By Thomas Kyle-Milward
Marketing & Communications
Before debating challenger Susan Hutchison in the Karen Hille Phillips Center for Performing Arts on Oct. 8, Sen. Maria Cantwell took time to stop by a classroom and field questions from some inquisitive PLU students.
My dream job is Sen. Cantwell’s job,” said Gracie Anderson ’21, a political science major. “I appreciated the chance to get to see her.”
The senator briefly touched on DACA, the current political climate in D.C., college affordability, her committee work and student voter turnout in a visit that lasted about 25 minutes.
For Anderson, a member of the Associated Students of Pacific Lutheran University, the visit was particularly meaningful.
“(ASPLU) wrote a resolution and I actually suggested to collect signatures to encourage Sen. Cantwell to come to campus,” she said. “I’m already so excited about being engaged and voting — it was just extra exciting to have her here.”
The senator then shook hands and posed for photos before heading over to KHP to finalize her debate prep.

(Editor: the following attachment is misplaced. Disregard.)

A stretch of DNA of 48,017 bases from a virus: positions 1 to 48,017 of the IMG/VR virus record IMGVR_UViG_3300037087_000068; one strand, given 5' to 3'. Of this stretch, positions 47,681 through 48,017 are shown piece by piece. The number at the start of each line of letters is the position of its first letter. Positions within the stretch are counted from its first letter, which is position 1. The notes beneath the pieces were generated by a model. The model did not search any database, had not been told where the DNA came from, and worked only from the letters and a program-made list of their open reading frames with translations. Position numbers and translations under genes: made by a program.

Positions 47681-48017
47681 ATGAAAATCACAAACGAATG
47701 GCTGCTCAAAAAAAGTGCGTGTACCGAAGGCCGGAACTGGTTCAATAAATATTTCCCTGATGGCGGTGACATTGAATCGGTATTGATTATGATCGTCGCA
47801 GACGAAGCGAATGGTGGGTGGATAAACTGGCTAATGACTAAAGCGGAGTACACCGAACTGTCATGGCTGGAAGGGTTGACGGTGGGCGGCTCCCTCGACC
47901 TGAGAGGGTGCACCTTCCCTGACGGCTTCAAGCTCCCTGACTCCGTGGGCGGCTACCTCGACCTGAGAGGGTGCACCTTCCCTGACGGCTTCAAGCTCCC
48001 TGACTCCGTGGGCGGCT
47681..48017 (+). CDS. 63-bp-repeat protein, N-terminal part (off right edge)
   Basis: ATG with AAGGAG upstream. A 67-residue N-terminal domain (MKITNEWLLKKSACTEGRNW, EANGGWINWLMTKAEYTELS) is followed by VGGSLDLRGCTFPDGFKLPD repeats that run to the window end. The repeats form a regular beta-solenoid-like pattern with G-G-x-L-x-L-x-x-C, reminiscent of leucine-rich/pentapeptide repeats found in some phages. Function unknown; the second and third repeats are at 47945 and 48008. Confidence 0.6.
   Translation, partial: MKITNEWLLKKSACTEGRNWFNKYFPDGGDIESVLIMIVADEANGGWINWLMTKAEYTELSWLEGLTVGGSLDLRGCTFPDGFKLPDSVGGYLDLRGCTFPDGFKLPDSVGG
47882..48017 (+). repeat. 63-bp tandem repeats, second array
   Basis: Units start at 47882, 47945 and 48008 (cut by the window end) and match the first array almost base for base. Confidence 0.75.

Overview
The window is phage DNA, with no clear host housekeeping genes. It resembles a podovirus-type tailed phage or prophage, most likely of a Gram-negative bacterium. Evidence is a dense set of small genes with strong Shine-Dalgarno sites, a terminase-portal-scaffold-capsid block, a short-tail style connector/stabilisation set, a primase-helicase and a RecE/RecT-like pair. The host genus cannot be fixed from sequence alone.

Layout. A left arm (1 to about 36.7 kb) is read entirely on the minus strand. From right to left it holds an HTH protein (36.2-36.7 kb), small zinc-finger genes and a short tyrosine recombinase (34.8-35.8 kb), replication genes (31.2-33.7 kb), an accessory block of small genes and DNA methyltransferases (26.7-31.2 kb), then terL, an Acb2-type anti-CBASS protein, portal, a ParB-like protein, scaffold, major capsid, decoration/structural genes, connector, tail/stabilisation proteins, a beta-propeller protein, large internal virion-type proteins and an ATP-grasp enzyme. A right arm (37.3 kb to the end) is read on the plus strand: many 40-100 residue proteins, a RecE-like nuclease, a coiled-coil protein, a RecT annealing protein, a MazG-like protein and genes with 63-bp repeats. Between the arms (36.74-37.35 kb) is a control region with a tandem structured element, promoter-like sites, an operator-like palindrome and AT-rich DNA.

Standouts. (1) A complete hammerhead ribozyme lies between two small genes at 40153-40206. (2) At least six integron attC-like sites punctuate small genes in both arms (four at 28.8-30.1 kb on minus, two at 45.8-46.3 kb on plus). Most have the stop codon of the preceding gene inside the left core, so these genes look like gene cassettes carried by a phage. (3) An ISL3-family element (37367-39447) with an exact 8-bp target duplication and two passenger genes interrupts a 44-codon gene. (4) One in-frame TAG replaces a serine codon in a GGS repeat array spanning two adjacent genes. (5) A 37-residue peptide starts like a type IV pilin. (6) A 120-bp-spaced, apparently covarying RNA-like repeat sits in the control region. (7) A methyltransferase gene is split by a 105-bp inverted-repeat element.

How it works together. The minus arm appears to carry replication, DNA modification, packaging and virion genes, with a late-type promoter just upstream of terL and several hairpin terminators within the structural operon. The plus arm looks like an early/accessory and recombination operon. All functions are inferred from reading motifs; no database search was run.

“I think it’s really important to have one of the most powerful politicians in the state come and talk to the students, get up close to the students and really emphasize how much public policy matters,” said Maria Chavez, PLU’s Chair of Political Science. “Policy makes a difference in people’s lives.”
“It’s an excellent opportunity,” political science professor Michael Artime agreed. “(Students) have lots of questions about what politicians think about various issues, and I can research on those things — but that’s very different than having a candidate there they can directly ask those questions to.”
Anderson is working to capitalize on that student interest and turn it into student action. She’s the data coordinator for Lute Vote, a PLU student government project that aims to increase civic participation through voter registration and education. Lute Vote brought Washington Secretary of State Kim Wyman to campus as part of its PLU Rocks the Vote! registration drive on Sept. 25, held a Civic Discourse and Engagement workshop with the PLU Debate team, and is organizing several Elect! Workshop events this month to inform voters and stir up engagement in local politics.
“Voting is something I’m so passionate about,” Anderson said. “And something that so many people are unable to do, like are just completely oppressed and disenfranchised. And so I think it’s really important that we exercise that power.”